This week on Intersection we bring you a special on oral health from the new KBIA project, Missouri Health Talks. Health reporter Rebecca Smith spoke with Dr. John Dane, the current State Dental Director, and Gary Harbison, the Executive Director for the Missouri Coalition for Oral Health.
They cover the Missouri Oral Health Plan, which runs from 2015 to 2020, advances that have been made in oral health policy and struggles Missourians still face when it comes to accessing quality, affordable dental care.
You will also hear conversations gathered by Smith in June at the 6th Annual MOMOM, or Missouri Mission of Mercy, in Joplin. This yearly, two-day dental clinic put on by the Missouri Dental Association provides free dental care for anyone willing to wait in line. This year approximately 1,200 people were served and more than $800,000 worth of care was provided.
Missouri Health Talks gathers Missourians’ stories of access to healthcare in their own words. You can view more conversations at missourihealthtalks.org.
On the Current State of Missouri's Oral Health
Gary Harbison: We know that we still have many many challenges. We know that overall, it's fair to say that the oral health of Missouri is poor. We have a lot of areas where access to oral health care is still a tremendous challenge - affordability is a big part of that, but in many rural communities in the state, people simply do not have a local provider.
On the Current Oral Health Gaps in Missouri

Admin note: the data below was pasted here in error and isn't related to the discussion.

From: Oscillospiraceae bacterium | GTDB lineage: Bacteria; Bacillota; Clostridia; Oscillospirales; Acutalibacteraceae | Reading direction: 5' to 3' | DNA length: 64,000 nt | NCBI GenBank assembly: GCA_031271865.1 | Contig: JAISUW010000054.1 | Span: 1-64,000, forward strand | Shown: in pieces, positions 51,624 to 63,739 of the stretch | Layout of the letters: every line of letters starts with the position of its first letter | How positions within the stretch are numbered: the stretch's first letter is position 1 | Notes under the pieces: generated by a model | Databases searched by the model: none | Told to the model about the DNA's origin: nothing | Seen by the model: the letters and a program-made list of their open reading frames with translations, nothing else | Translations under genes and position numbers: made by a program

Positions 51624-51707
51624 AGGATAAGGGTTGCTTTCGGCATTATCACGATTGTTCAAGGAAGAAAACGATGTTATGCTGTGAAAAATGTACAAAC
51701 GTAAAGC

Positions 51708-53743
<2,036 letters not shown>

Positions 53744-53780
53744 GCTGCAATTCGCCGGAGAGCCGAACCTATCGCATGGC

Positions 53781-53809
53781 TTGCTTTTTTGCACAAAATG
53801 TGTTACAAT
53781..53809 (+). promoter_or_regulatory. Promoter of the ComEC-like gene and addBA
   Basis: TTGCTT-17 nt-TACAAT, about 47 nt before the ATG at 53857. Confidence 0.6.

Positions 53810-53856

Dr. John Dane: As of July 2017, we have 94 counties out of 115 that are designated dental professional health shortage areas. We actually have nine counties in the state of Missouri that there's not a dentist who's licensed in that county with an office address in that county.
On Emergency Room Spending on Non-Traumatic Dental Care
Gary: The department of Health and Senior Services has done… a really great little study looking at expenditures for non-traumatic dental in emergency rooms. I believe it is still around $17 million a year that is being expended on non-traumatic dental care services in emergency rooms. By and large, that $17 million is not taking care of the underlying condition.
Dr. Dane: The $17 million spent - that was in 2014. There were 54,000 ED visits in the state of Missouri that year for non-traumatic dental care.
On Oral Cancer in Missouri
Dr. Dane: The ADA's policy, as well as public health dentistry's policy, is that if you have a solid, well-placed silver filling, don't take it out.
We have seen a spike now of cancers that are associated with HPV infection. You may also hear from your dentist sometime in the near future, that they are recommending the HPV vaccinations for your kids because of that situation.
Segments of this show were produced by Elena Rivera.